A dispute between the province’s Liquor, Gaming and Cannabis Authority and Long Plain First Nation surrounding the sale of cannabis will be settled in court.
Manitoba Justice announced last week that the attorney general will be seeking an interim and permanent injunction against the First Nation to stop selling pot out of an unlicensed dispensary on its Keeshkemaquah Urban Reserve land near Portage la Prairie.
Following multiple requests to stop these practices, the LGCA suspended its cannabis retail agreement with Long Plain in May and fully terminated the agreement in early June.
The province says one set of rules need to apply to everyone – and those rules are clearly stated in the Liquor, Gaming and Cannabis Control Act – regardless of whether or not a store is located on First Nations land. This act requires all cannabis stores in Manitoba to be licensed by the LGCA, and the cannabis these stores sell must be purchased from Manitoba Liquor & Lotteries, the province’s exclusive wholesaler. MLL can only purchase its cannabis from Health Canada.
“The attorney general takes this step in the public interest, given his unique role and function,” states a release from the province. “To protect public health and safety, to protect the integrity of the established legal framework for cannabis sales in Manitoba, and to protect the interests of all Manitoba cannabis retailers, Indigenous and non-Indigenous, that participate in the legal system and ensure consistent access to controlled and authorized cannabis products from licensed producers.”
Long Plain First Nation leadership previously released a statement in regards to the province’s concerns, saying that Canada failed to consider Indigenous interests when legalizing cannabis.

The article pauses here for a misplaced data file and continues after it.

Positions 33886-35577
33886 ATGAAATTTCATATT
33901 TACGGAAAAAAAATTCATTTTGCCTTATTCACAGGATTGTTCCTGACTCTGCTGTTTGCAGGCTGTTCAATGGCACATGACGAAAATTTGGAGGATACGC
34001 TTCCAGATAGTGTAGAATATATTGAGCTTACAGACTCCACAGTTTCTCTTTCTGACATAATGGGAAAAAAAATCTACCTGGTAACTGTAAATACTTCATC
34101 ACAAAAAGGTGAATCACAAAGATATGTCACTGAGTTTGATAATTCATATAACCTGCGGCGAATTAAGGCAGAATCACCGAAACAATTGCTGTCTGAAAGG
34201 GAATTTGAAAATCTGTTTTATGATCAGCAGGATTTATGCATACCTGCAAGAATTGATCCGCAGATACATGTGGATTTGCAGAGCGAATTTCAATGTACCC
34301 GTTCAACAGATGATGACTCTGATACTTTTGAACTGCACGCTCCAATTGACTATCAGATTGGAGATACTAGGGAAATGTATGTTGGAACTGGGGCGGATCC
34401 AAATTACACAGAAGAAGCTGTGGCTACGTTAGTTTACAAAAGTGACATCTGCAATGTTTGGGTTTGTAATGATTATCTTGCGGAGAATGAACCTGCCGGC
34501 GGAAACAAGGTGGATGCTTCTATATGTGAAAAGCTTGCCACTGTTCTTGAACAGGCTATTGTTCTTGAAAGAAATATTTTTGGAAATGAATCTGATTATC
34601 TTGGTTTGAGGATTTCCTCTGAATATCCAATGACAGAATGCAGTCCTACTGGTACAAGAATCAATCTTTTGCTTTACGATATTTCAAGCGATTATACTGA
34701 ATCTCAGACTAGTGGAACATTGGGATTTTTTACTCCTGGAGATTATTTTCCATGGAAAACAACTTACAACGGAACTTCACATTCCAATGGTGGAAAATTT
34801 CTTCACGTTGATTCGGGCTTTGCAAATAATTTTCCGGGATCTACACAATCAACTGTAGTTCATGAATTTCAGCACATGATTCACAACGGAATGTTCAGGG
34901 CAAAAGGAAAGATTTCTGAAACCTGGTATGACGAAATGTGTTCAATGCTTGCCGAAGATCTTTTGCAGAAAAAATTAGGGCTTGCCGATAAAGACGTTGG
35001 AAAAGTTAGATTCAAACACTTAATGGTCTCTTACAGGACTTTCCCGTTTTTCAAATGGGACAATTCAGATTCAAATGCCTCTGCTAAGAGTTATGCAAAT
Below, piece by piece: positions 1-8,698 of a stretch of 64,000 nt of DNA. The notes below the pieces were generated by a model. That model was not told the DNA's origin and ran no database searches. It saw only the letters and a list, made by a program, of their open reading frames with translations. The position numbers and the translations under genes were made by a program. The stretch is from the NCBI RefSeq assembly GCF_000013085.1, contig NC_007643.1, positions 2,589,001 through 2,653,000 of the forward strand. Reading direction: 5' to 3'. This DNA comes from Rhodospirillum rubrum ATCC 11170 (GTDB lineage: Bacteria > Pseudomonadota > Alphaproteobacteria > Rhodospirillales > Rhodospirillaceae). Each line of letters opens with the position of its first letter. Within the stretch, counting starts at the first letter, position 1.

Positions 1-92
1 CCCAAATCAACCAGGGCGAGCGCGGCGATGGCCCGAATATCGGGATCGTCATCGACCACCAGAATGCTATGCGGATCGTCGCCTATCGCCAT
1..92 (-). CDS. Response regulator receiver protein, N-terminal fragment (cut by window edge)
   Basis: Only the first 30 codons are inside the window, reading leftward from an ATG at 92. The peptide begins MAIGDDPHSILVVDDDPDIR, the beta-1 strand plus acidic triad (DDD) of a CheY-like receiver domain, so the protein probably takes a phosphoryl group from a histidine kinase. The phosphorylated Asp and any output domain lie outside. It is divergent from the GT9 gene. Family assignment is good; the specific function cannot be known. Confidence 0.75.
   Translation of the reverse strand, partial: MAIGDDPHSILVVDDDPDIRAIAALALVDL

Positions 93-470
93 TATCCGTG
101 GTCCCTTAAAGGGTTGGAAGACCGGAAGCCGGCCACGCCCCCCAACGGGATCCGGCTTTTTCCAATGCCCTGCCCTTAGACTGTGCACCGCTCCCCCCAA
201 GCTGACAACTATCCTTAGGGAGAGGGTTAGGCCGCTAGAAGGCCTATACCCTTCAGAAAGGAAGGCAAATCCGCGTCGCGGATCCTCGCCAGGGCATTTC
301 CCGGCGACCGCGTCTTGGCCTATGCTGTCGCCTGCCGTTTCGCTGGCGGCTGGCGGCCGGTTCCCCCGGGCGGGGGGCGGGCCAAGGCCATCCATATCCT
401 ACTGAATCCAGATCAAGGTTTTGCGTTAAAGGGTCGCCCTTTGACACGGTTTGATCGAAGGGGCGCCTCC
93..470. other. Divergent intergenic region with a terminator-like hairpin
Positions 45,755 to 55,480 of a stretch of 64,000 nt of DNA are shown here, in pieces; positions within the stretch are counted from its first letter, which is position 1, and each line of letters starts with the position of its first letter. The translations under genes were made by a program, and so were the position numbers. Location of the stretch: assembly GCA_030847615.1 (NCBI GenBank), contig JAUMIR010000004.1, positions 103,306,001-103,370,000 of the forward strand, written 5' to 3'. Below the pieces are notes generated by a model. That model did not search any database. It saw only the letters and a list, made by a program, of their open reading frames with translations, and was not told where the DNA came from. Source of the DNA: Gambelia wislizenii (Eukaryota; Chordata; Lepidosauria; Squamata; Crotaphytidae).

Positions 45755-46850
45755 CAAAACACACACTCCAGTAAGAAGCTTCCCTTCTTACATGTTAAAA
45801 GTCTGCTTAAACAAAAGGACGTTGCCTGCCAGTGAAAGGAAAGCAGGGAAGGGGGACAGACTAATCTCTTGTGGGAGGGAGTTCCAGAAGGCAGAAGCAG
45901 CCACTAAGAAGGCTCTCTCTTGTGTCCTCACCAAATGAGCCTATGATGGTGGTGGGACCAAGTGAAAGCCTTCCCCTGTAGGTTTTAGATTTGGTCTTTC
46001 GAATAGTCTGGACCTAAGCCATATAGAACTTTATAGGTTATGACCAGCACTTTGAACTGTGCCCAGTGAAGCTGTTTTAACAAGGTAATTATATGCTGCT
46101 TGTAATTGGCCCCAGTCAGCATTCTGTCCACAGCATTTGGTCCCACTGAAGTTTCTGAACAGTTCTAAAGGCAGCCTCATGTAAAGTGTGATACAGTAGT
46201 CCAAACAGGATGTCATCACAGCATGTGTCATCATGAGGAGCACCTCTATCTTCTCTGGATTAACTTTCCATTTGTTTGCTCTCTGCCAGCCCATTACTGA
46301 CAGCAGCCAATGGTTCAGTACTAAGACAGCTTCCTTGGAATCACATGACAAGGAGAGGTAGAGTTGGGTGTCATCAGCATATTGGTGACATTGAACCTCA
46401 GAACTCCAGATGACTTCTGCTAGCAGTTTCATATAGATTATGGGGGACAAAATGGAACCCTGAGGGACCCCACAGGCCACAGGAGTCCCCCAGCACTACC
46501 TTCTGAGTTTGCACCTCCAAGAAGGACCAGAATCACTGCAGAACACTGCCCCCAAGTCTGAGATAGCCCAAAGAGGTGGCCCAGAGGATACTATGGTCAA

In response, Long Plain drafted its own legislation – The Cannabis Law – which leadership says is an expression of the First Nation’s inherent right to self-determination, which includes the right to exclusively govern cannabis-related activities on-reserve. Long Plain also says its cannabis regulations meet or exceed health and safety standards established under federal and provincial laws.
The province says the attorney general’s public interest action comes despite extending multiple opportunities to Long Plain First Nation to resume participating in the licensed legal framework.
Long Plain first established a licensed META Cannabis Supply Co. store on the Keeshkeemaquah urban reserve in late 2018, just after legalization. According to a spokesperson with the province’s cannabis authority, the store closed on March 29, 2020, and has not been licensed since.
Indigenous Bloom currently operates a dispensary at the former META location – the lone dispensary affiliated with the company outside of British Columbia. According to its website, Indigenous Bloom is a co-operative that forms long-term partnerships with First Nation and Indigenous peoples on Indigenous lands for the production and dispensing of medicinal hemp and cannabis products.